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Session 8 - Planets and Comets.
Display session, Monday, June 08
Atlas Ballroom,

[8.05] Interior Structure of the Galilean Satellites

J. D. Anderson, R. A. Jacobson, E. L. Lau, W. L. Sjogren (JPL), G. Schubert, W. B. Moore (UCLA)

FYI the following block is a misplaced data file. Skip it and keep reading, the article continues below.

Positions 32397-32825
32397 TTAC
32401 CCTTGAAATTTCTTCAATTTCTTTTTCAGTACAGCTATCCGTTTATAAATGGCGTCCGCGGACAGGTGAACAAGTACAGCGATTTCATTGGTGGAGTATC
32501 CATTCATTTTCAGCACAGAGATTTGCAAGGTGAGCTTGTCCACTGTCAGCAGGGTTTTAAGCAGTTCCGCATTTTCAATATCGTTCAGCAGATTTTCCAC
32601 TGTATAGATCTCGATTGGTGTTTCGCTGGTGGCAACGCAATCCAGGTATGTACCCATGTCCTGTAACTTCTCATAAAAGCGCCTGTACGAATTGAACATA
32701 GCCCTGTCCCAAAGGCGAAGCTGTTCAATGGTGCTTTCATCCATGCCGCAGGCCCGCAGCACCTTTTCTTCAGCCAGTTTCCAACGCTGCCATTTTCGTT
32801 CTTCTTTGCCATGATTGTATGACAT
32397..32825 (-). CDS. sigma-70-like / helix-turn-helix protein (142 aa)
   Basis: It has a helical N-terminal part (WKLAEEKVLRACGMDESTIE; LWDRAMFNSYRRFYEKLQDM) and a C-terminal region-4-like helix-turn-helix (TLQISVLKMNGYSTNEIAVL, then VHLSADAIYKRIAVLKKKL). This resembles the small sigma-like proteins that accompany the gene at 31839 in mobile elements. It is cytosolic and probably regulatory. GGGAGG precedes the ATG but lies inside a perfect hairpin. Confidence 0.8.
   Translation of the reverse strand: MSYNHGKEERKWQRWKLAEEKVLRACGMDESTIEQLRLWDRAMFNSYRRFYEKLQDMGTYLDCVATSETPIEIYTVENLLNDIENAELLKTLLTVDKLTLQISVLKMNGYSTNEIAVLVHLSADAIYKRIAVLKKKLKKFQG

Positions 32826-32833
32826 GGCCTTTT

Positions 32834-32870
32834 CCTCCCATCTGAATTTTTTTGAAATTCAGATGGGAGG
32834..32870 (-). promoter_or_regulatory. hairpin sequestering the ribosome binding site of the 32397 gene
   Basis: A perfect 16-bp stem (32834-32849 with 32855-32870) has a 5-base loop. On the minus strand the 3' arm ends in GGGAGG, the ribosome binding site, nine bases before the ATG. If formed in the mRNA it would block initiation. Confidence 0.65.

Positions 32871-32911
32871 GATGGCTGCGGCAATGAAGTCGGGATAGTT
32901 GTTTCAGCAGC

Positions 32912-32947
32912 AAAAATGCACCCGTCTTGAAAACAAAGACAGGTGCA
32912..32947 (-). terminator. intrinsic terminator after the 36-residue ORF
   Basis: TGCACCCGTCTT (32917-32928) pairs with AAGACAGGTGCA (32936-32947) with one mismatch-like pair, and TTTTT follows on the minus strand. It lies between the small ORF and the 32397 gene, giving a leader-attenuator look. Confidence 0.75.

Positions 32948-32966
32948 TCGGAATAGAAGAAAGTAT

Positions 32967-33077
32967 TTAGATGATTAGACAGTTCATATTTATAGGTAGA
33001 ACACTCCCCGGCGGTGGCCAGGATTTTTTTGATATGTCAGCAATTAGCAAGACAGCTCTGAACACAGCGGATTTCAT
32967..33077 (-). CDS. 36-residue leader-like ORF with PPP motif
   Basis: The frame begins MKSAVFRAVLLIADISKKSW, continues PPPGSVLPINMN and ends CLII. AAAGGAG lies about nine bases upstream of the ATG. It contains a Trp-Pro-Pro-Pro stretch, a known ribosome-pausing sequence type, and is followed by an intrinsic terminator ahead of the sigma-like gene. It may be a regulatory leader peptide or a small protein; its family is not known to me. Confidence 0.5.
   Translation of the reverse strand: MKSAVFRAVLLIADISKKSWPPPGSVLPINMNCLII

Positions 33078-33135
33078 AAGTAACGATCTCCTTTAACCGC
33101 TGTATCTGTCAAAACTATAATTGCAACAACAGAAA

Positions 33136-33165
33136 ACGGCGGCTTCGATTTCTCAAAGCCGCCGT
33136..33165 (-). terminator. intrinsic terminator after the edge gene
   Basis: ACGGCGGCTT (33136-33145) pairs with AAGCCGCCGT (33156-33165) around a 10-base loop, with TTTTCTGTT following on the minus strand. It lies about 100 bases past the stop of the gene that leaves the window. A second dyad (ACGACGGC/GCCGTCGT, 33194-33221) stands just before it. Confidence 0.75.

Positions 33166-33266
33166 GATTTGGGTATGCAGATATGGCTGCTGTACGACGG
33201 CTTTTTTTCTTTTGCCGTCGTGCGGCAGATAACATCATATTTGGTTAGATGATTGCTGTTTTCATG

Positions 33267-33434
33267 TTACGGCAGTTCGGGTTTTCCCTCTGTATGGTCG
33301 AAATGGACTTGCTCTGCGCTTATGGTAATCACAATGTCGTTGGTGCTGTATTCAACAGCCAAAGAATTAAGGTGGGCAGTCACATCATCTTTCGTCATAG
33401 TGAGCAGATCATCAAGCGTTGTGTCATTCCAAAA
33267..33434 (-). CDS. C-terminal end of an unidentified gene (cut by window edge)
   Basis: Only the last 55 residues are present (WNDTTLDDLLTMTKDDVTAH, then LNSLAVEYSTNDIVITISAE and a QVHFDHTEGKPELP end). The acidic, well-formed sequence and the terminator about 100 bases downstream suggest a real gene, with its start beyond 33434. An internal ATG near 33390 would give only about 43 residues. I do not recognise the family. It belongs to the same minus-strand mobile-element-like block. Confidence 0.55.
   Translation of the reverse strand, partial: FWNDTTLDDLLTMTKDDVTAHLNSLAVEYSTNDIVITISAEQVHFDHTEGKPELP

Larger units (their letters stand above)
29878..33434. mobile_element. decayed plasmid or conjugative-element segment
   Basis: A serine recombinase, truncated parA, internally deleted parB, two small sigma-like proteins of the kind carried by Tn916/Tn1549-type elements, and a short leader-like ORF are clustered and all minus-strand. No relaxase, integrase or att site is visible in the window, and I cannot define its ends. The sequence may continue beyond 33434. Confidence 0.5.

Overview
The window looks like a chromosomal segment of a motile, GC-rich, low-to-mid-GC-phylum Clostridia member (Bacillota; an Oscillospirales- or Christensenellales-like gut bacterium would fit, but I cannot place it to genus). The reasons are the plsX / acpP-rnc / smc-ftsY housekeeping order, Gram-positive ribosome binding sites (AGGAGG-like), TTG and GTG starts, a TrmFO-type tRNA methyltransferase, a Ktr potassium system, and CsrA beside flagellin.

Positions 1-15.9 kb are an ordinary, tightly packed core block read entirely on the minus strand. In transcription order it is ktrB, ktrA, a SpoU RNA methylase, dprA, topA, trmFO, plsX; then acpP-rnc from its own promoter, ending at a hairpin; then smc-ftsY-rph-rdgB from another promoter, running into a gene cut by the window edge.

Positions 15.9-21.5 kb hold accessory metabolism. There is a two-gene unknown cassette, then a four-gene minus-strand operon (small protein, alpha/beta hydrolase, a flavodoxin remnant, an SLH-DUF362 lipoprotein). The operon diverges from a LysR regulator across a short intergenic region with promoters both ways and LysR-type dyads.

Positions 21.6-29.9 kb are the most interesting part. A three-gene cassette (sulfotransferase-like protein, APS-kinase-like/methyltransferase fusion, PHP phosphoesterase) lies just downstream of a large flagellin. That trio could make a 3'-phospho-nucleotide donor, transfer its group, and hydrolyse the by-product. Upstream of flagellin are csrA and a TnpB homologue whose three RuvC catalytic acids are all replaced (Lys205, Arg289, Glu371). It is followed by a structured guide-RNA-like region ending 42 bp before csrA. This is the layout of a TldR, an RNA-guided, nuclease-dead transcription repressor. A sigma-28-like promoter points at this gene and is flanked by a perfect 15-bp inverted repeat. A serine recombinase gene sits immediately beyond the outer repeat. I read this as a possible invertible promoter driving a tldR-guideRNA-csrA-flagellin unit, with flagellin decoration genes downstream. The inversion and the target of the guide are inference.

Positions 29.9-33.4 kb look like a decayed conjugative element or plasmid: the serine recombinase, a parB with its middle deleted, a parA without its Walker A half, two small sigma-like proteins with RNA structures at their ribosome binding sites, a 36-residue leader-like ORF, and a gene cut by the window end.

NASA's Galileo Orbiter Mission has provided encounters with all four Galilean satellites at distances close enough to measure the quadrupole moments in their gravitational fields. There is a theoretical connection between a satellite's equilibrium figure, as determined by the quadrupole moments, and its interior structure, and the Galileo radio Doppler data show that the satellites are essentially in hydrostatic equilibrium. Therefore, the theory applies. The inner three satellites, Io, Europa, and Ganymede, are strongly differentiated, with three--zone models favored for Io and Ganymede. The zones consist of a metallic core, a rocky envelope, and an outer shell of ice. If Europa is found to have a magnetic field, a metallic core is favored for that satellite as well. Based on Doppler data from a September 1997 close encounter, we conclude that Callisto is most likely a partially differentiated ice--rock mixture, including iron and iron sulfide, with a rock fraction that increases modestly with depth. The data require that the ice and rock in Callisto not be completely separated, nor can Callisto be totally undifferentiated.

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